Publication Abstract

Authors: Aiello Bowles EJ, Boudreau DM, Chubak J, Yu O, Fujii M, Chestnut J, Buist DSM

Title: Patient-reported discontinuation of endocrine therapy and related adverse effects among women with early-stage breast cancer

Journal: J Oncol Pract :-

Date: 2012 Jul 17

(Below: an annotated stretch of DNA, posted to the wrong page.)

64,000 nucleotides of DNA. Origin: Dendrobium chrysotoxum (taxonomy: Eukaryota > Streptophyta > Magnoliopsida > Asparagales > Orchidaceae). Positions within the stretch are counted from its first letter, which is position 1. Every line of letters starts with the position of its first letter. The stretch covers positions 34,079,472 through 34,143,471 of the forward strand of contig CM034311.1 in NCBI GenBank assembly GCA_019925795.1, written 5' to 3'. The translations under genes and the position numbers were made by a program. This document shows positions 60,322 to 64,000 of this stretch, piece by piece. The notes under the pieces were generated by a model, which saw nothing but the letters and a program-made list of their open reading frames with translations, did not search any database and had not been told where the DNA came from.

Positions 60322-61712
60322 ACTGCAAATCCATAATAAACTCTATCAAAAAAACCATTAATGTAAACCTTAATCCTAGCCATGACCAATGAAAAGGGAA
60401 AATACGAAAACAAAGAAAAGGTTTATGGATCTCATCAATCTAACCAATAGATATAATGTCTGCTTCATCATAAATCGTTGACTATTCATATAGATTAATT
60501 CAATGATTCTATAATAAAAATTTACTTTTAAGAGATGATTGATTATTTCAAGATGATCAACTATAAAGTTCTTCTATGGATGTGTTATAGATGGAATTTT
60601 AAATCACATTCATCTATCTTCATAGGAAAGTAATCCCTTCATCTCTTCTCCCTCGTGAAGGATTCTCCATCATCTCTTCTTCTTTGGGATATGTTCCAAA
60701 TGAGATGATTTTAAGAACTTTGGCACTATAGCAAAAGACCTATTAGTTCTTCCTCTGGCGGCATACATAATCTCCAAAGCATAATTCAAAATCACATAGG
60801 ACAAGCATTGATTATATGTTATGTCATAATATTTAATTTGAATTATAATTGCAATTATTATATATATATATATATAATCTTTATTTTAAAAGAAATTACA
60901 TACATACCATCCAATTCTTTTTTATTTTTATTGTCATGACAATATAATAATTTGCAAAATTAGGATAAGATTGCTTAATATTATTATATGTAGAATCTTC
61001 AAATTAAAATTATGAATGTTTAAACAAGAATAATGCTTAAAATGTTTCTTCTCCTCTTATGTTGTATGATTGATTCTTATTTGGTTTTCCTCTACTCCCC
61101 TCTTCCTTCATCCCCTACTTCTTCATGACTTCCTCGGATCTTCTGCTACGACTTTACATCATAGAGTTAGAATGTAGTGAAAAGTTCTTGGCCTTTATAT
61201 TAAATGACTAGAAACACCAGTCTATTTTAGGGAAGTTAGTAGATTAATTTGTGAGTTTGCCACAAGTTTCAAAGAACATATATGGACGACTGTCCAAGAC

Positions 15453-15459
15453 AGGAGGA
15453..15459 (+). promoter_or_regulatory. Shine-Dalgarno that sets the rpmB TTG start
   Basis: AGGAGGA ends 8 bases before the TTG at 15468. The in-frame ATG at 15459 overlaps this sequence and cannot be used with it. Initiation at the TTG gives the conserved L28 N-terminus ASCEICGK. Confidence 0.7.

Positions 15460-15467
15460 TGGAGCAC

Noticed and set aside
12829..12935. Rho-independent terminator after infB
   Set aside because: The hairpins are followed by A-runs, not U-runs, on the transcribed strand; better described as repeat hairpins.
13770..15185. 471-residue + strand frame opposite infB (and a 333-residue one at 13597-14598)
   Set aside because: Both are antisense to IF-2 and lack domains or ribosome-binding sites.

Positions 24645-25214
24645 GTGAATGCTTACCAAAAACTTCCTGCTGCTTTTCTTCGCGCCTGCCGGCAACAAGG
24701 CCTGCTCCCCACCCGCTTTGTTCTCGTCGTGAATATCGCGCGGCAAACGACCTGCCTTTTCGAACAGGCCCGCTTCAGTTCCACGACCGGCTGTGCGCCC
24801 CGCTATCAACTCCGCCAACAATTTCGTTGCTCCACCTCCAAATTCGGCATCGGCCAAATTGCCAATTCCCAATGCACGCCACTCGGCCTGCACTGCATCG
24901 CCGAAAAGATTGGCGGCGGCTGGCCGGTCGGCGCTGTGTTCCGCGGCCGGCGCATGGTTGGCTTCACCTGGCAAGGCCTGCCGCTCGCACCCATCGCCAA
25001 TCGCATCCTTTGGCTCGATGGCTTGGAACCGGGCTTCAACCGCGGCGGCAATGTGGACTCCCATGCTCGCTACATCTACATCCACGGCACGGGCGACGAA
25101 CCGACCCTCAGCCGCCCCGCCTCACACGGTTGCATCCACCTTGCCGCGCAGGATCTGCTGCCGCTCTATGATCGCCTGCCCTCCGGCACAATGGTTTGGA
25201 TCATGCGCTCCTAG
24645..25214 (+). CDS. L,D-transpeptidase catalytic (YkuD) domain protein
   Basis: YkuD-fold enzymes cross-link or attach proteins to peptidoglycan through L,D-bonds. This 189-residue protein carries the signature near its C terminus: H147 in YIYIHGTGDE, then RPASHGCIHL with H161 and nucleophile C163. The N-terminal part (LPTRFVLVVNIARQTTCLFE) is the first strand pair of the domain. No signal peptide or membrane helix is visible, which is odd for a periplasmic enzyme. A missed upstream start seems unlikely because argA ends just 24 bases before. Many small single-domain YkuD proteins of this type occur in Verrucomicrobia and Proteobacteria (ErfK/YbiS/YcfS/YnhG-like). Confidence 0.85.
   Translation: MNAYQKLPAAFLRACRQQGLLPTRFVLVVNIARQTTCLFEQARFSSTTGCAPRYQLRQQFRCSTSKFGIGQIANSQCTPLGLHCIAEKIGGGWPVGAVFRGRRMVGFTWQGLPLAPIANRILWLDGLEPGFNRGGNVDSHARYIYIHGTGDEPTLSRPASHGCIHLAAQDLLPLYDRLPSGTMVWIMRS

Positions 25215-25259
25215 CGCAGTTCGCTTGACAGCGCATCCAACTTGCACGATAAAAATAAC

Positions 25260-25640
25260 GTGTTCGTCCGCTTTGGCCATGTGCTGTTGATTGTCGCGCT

Abstract: Background: Approximately 20% to 50% of women diagnosed with hormone receptor-positive breast cancer discontinue endocrine therapy early; most reports come from automated pharmacy data or small self-report evaluations. We conducted a larger self-report evaluation of endocrine therapy discontinuation associated with patient characteristics and therapy-related adverse effects.Methods: We surveyed 538 women from a single health plan who were diagnosed with early-stage breast cancer from 2002 to 2008 and received endocrine therapy. Women reported adverse effects and reasons for discontinuation via mailed survey; tumor characteristics were obtained via registry linkage. We classified women as discontinuers if they self-reported stopping therapy and their self-reported duration of tamoxifen plus aromatase inhibitor (AI) use was < 5 years, and nondiscontinuers if they self-reported ≥ 5 years use or current use. We estimated odds ratios (ORs) with 95% CIs for discontinuation versus continuation by using logistic regression adjusted for age and year of diagnosis.Results: Among 538 women, 98 (18.2%) discontinued endocrine therapy early. Women with positive lymph nodes (v negative) were significantly less likely to discontinue therapy (odds ratio [OR] = 0.54; 95% CI, 0.31 to 0.93). Almost all women (94%) experienced adverse effects. Experiencing headaches was associated with discontinuation of AIs (OR = 4.16; 95% CI, 2.16 to 8.01) and tamoxifen (OR = 2.34; 95% CI, 1.24 to 4.41); few other individual adverse effects were related to discontinuation despite most discontinuers reporting they "did not like adverse effects" (AIs: 66.7%, tamoxifen: 59.1%).Conclusion: Few individual adverse effects or patient characteristics were significantly associated with endocrine therapy discontinuation, yet adverse effects were prevalent and were the most common reason women reported for discontinuing therapy.